• Housing quality: Workers who struggle to find appropriate space and facilities for home working, including fast and reliable internet access to stay connected. 

  • Childcare responsibilities: With many children still unable to return to school, workers with children have to manage working alongside homeschooling and childcare. This is more likely to affect women, with mothers more likely than fathers to spend their work hours simultaneously trying to care for children. 

Good quality jobs can enhance a sense of inclusion and fairness

  • There is robust evidence that a sense of control can act as a mediator between perceived discrimination and positive and negative affect. 
  • Social support from managers or supervisors, co-workers and unions can play an important role in counteracting the negative effects of unfair treatment at work. 

  • Having disciplinary and grievance procedures in place is also a feasible way in which employers can address issues of fairness in the workplace.

  • Simple shared activities (e.g. workshops, internal mentoring programmes, action planning groups based around specific issues or social events) are known for improving job satisfaction, but they work best when they are regular and inclusive. Team-level wellbeing also drives improvements in performance.

  • Evidence also shows that life satisfaction of groups who are at greater risk of inequalities or marginalisation from economic or social inclusion may benefit from inclusive job-related learning.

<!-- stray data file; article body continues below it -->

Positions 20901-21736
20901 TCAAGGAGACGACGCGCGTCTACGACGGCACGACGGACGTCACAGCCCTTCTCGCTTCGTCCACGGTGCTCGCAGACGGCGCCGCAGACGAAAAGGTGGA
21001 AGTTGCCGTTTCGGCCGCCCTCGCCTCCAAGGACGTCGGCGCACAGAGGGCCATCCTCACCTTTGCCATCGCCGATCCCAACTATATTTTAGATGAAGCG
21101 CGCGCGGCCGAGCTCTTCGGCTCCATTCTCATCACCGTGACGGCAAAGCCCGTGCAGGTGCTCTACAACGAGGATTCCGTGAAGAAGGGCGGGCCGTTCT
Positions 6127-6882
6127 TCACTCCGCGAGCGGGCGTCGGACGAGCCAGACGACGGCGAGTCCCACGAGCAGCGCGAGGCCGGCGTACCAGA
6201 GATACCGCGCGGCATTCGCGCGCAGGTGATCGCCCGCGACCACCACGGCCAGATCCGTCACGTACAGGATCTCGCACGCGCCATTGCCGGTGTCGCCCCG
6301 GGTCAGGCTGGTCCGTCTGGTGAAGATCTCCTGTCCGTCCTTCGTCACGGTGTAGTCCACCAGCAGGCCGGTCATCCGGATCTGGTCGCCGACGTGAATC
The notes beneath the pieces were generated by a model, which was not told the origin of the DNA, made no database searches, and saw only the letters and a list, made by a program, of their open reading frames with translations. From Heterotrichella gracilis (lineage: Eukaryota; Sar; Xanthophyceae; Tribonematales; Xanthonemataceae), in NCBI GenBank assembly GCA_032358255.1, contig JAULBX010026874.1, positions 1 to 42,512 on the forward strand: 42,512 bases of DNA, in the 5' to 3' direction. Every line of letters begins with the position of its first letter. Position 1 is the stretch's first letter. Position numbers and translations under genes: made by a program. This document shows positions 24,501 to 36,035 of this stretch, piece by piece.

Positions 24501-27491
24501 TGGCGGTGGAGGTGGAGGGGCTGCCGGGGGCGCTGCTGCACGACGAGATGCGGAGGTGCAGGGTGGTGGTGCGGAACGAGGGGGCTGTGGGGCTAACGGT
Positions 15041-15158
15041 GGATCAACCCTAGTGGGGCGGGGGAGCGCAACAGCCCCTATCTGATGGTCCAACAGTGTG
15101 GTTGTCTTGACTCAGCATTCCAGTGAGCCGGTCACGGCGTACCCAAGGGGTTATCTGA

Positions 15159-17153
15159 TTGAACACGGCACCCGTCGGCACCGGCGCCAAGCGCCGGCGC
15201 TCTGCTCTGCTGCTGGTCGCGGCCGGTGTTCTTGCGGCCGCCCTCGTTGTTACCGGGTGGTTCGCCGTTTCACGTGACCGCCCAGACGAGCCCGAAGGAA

What can you do?

Find out where people may be experiencing discrimination and unfairness. A review of organisational inequality can be used to understand what is happening within your organisation. You can use our snapshot survey for a start, and analyse the results by different personal characteristics and different wellbeing outcomes to see where some groups may be at more risk than others.

Improve the quality of work for all employees and foster an inclusive organisational culture: Taking seriously and tackling incidences of bullying and harassment is important, alongside, encouraging work-related shared activities (e.g. workshops or cross team projects) that are inclusive is a simple action that can improve workplace social relationships and wellbeing, and can also take place virtually. 

Understand who is and isn’t affected by wellbeing interventions. Improving the wellbeing of one group of workers, may trigger perceptions of unfair treatment amongst those who are not covered by the practice or those who are not granted the same options. A thorough evaluation of the intervention and its impacts on different groups will help to address this. 

Below are some of the ways the What Works Centre for Wellbeing can support you.


If you would like tailored help to measure your results, get in touch.

Contact us>>


Find out how other people in the UK respond to our wellbeing snapshot survey questions with these benchmarks.
Read more>>


We will soon be launching a comprehensive Workplace Wellbeing Index. You will be the first to find out about it when it's ready.